Theo­ria – the com­bi­na­tion of the­ory and tourism
    Rhizomatic/Rhizome – to make col­lec­tive idea (tourism offers a pos­si­ble point of access to a group sub­jec­tiv­ity)
    The Pop­cy­cle – the cir­cu­la­tion of ideas and memes through all institutions

  5. Chap­ter 2 The Traf­fic Sphere

    MEmo­r­ial has a qual­ity of “as if” spec­u­la­tion. A proposal.

    As related to chap­ter 1, Mon­u­ments play a large role in main­tain­ing the rela­tion­ship between the pub­lic sphere and pri­vate cit­i­zens. Helps form a pre­serve a community.

    The idea that mourn­ing forms communities.

    Traf­fic Sphere, the cross­ing of chance and neces­sity (chora) pg. 39. sort­ing chaos into order.

    The Genre of Memo­r­ial Pg48.

    Wreck-thoughts, con­sist mostly in pic­to­r­ial sit­u­a­tions. pg 51.

  6. When dis­cussing what is a memo­r­ial and how we can gen­er­ate our own based off an ongo­ing social prob­lem, i pic­tured myself in an inter­ac­tive museum. Mod­ern muse­ums tar­get var­i­ous senses and dif­fer­ent medi­ums. The holo­caust museum in DC gives each vis­i­tor an iden­tity card when they enter the museum that tells the story of some­one who actu­ally expe­ri­enced being a Jew in Europe dur­ing WWII. There are per­sonal nar­ra­tives, videos and recon­struc­tions through­out the museum that try and give vis­i­tors the sense of authen­tic­ity. While this was an event in our recent his­tory, there is still the oppor­tu­nity for sur­vivors to share there story to be added to the col­lec­tion. Sim­i­larly, the 9/11 memo­r­ial in DC has a room ded­i­cated to record­ing people’s sto­ries who wit­nessed the events.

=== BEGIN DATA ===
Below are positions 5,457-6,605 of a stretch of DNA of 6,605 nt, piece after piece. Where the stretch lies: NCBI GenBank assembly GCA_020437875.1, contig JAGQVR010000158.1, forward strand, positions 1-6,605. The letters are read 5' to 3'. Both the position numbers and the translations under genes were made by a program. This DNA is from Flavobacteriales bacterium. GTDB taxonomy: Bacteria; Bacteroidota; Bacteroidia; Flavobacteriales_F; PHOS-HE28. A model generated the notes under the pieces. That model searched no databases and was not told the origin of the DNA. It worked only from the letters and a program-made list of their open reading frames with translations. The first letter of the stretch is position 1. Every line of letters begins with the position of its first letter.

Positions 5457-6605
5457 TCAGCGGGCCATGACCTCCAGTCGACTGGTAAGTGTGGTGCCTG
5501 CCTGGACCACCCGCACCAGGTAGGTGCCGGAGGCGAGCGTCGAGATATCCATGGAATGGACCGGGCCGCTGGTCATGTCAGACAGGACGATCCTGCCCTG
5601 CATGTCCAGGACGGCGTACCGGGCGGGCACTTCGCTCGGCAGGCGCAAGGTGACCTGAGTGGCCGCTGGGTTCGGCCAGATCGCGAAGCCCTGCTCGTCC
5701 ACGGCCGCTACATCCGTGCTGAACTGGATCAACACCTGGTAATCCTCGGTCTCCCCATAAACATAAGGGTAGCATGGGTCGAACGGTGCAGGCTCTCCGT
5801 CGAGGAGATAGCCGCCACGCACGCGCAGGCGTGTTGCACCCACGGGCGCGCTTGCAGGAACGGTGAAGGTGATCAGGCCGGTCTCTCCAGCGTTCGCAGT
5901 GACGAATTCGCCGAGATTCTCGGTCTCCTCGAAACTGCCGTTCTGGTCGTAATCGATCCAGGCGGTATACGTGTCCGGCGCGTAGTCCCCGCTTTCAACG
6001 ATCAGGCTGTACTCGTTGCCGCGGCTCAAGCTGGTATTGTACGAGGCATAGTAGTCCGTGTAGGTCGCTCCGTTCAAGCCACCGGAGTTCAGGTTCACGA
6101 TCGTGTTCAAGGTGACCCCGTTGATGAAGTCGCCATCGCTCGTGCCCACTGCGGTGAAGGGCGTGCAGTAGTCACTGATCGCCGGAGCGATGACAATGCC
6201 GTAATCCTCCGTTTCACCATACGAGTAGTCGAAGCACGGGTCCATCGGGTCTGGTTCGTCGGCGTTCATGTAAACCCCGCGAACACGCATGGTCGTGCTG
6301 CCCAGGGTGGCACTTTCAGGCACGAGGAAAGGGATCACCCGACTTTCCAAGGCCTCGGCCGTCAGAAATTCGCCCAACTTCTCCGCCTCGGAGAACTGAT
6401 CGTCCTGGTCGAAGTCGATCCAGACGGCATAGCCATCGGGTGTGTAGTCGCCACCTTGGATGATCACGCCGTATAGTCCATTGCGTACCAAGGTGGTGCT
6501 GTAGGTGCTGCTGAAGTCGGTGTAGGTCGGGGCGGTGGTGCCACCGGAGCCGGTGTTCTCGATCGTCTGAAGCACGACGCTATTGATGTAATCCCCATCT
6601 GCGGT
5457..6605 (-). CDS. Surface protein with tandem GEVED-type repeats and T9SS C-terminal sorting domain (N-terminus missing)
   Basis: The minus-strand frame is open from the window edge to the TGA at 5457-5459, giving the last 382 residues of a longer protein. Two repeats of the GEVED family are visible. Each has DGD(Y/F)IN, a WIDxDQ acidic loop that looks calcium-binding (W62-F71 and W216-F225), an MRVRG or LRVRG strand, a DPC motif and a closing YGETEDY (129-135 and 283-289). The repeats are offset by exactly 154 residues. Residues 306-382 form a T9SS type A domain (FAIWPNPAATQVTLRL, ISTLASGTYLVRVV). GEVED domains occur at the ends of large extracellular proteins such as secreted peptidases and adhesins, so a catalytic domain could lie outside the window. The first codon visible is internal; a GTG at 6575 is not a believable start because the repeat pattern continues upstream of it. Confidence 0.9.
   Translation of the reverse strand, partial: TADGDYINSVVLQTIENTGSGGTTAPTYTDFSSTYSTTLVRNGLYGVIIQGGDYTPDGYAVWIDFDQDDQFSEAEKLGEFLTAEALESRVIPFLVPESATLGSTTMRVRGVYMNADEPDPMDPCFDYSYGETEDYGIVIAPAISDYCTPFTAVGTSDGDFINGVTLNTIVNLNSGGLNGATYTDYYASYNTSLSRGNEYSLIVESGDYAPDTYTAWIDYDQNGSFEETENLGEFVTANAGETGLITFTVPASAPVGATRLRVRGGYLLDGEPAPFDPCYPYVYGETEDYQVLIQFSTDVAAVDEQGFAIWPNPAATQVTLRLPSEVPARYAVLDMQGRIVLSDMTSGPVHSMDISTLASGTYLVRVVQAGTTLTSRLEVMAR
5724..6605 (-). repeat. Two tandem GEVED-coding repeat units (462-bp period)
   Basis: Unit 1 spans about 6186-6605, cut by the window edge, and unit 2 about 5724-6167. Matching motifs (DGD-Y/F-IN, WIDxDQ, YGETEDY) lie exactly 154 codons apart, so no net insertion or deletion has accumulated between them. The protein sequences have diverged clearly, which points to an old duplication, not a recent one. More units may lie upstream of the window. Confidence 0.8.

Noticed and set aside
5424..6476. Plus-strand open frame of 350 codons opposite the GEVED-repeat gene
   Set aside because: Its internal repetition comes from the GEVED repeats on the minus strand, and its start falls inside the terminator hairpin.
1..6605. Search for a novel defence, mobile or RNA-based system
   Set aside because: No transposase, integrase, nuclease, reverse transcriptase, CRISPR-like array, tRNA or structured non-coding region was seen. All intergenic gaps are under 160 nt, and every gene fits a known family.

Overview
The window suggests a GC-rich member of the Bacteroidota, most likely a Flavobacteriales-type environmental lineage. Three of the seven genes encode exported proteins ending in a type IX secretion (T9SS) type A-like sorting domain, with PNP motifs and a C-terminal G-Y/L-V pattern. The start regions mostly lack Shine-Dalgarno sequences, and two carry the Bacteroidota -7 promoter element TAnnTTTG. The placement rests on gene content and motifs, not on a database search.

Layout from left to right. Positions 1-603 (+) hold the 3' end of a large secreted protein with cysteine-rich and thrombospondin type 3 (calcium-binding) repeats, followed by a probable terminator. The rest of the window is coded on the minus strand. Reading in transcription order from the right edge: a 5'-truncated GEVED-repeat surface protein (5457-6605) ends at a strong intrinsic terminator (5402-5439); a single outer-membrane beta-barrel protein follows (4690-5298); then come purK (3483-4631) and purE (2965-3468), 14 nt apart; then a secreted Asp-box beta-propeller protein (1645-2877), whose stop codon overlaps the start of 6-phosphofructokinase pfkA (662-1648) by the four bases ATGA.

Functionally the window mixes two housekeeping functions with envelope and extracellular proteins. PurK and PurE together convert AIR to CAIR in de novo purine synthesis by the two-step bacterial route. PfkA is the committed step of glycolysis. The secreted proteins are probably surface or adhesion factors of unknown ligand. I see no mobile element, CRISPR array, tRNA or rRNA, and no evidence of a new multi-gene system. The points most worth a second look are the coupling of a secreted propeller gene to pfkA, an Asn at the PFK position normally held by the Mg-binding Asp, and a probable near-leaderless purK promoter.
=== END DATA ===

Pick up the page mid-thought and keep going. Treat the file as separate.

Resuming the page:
7. Chap­ter 2– The Traf­fic Sphere (A Memo­r­ial Prototype)

    dis­cus­sion points:

    –prob­lem acci­dent: (p.36) the neg­a­tive side of inven­tion also has an impor­tant function.

    ex) an auto­mo­bile acci­dent = a link between two options/crises. It is the mate­r­ial basis of elec­tronic mon­u­men­tal­ity: it is an acci­dent, but also teaches us some­thing (future inventions).

    *how­ever we decide to mourn accidents/crises, we could always learn some­thing from them but we don’t always decide to

    –Wreck­work: a space for thought– an inter­face within which peo­ple and machines mat com­mu­ni­cate (p. 41)

    –Traf­fic sphere: (p. 39) a work of chora con­cern­ing three cater­gories of being and dis­course: mythos, logos, and genos.
    *maps a rela­tion­ship b/w an indi­vid­ual and those places that reveal a cat­e­gory within society

    –dis­sem­i­na­tion and dis­tri­b­u­tion of ideas: how ideas spread through cul­tures and his­tory
    *through the mail– from plants to weeds

    –sac­ri­fice: (p.41) a way to under­stand soci­ety
    *reveal con­ti­nu­ity through death of dis­con­tin­u­ous beings (mon­u­men­tal func­tion), those who wit­ness sac­ri­fice expe­ri­ence con­ti­nu­ity
    *ex) a pho­to­graph shows us sac­ri­fice
    * traf­fic fatal­i­ties are a sac­ri­fice on behalf of some “value” that is more imor­tant to the soci­ety than the annual loss of motorists

    –Goal of the traf­fic sphere: to make high­way fatal­ies per­cep­ti­ble, think­able, rec­og­niz­able as “sac­ri­fice“
    *to shift them form the pri­vate sphere (indiv.) to the pub­lic sphere of col­lec­tive values